Abstract: Taped-interventions can increase students’ sight-word reading ability and basic math fact fluency. In this study, the intervention was modified to target the emerging abilities of four Kindergarten students, including three English Language Learners. Specifically, the primary objective was to increase the four struggling students’ ability to recognize and name numbers (0 through 9). On each day of the intervention, the students would attempt to name each number before it was identified on the tape using a constant time-delay of 2 seconds between numbers. Results from the multiple baseline design across participants showed the students quickly learned to identify the numbers and maintained this enhanced performance. One student demonstrated highly variable performance. When additional components were added to address maintenance and motivation problems (i.e., feedback and overcorrection), this student increased his accuracy to 100%. Discussion focuses on efficient remediation procedures and altering interventions based on responsiveness.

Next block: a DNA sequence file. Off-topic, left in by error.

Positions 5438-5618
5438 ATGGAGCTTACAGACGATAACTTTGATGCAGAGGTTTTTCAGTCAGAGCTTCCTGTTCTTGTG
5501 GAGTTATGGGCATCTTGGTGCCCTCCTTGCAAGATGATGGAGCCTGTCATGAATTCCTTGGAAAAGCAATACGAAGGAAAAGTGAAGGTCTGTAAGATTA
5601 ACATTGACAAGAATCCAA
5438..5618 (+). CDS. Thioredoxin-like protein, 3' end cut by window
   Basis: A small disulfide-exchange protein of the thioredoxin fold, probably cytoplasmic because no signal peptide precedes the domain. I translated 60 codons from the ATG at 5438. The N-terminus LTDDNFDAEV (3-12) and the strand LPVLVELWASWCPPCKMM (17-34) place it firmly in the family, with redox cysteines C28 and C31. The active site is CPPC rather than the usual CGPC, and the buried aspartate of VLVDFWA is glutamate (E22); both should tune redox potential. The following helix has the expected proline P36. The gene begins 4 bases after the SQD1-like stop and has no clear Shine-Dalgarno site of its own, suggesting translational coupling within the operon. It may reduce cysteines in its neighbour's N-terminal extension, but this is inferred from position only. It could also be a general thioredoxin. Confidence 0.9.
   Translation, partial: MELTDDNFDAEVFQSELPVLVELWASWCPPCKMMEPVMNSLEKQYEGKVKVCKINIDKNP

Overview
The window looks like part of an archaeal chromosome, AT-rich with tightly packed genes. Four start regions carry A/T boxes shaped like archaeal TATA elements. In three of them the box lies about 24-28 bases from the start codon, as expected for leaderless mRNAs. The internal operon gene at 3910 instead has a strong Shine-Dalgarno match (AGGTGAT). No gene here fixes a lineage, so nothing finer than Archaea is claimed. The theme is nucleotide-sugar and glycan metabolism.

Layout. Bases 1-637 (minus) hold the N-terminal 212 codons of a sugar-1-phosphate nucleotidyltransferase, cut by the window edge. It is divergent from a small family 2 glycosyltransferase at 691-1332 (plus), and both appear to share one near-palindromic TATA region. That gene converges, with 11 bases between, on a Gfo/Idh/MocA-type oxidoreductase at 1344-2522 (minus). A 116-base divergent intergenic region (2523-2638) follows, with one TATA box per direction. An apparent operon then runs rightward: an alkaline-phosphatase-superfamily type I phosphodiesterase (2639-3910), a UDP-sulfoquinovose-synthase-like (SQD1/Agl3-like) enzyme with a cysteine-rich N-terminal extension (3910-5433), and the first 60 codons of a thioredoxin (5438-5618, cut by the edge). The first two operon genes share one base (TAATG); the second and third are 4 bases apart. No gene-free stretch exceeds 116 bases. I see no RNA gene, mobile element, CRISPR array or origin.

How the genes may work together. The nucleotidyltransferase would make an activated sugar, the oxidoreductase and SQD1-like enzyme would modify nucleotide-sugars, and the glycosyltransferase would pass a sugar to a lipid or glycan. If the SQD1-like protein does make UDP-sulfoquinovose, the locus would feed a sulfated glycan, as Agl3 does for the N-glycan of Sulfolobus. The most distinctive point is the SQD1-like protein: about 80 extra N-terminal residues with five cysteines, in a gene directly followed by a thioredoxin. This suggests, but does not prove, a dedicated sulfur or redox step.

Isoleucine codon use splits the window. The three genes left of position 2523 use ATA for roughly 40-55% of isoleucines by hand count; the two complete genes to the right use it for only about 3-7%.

107. Comparing the Effects of the Observational System of Instruction to Peer Tutoring on Two Eighth Grade Students’ Acquisition of Social Studies Concepts.
Area: EDC; Domain: Applied Research
KRISTA CANON (Columbia University Teachers College), R. Douglas Greer (Columbia University Teachers College), Meghan E. Nienstedt (Columbia University Teachers College)
Abstract: The purpose of this study was to test the effects of two behaviorally based tactics of instruction. The effectiveness of the observational system of instruction was compared to that of peer tutoring on students’ abilities to acquire eighth grade social studies concepts. Two participants were used in the study and were taught concepts from two different sections of the eighth grade social studies curriculum. They were first taught concepts of a specific section of the eighth grade social studies textbook using the observational system of instruction (OSI). The students played the game until each met a criterion of 90% correct answers from both direct and observed instruction. The results of the OSI were then compared to the students’ abilities to acquire social studies concepts of a different section of the text using only peer tutoring.
108. The Effects of Contingency Contracting on Increasing the Numbers of Correct Learn Units in Middle School Students.
Area: EDC; Domain: Applied Research